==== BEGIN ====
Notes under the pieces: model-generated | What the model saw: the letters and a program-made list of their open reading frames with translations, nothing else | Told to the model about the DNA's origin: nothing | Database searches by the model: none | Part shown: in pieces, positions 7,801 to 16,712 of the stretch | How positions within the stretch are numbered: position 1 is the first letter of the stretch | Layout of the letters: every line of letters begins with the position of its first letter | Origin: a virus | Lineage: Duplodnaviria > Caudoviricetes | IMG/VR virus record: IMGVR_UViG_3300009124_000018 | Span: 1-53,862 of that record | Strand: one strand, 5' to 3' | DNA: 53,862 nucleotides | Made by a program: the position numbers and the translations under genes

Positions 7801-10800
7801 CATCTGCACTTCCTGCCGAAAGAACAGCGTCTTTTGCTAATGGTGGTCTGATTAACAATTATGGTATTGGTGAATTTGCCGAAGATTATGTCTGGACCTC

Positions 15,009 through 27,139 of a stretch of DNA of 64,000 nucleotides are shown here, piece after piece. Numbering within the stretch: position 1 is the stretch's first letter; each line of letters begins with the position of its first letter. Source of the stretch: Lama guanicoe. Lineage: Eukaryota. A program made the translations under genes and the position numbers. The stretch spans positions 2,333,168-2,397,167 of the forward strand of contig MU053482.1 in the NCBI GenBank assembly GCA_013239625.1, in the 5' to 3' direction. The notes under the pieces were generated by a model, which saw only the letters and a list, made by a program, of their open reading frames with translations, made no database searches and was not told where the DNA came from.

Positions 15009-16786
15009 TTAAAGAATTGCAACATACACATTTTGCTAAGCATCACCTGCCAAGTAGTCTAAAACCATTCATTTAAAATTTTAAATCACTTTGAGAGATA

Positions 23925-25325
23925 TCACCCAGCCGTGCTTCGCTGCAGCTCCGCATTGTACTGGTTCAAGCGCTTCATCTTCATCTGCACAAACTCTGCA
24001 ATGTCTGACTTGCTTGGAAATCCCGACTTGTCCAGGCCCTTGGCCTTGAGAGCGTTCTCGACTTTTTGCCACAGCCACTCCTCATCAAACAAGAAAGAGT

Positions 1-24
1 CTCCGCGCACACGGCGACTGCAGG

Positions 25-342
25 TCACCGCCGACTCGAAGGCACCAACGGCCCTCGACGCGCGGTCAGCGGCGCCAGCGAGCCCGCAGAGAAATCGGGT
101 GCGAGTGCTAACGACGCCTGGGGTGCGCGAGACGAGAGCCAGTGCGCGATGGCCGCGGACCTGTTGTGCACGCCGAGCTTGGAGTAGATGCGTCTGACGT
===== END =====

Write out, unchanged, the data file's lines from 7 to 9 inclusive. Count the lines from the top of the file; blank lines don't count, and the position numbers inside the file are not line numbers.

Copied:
Positions 23925-25325
23925 TCACCCAGCCGTGCTTCGCTGCAGCTCCGCATTGTACTGGTTCAAGCGCTTCATCTTCATCTGCACAAACTCTGCA
24001 ATGTCTGACTTGCTTGGAAATCCCGACTTGTCCAGGCCCTTGGCCTTGAGAGCGTTCTCGACTTTTTGCCACAGCCACTCCTCATCAAACAAGAAAGAGT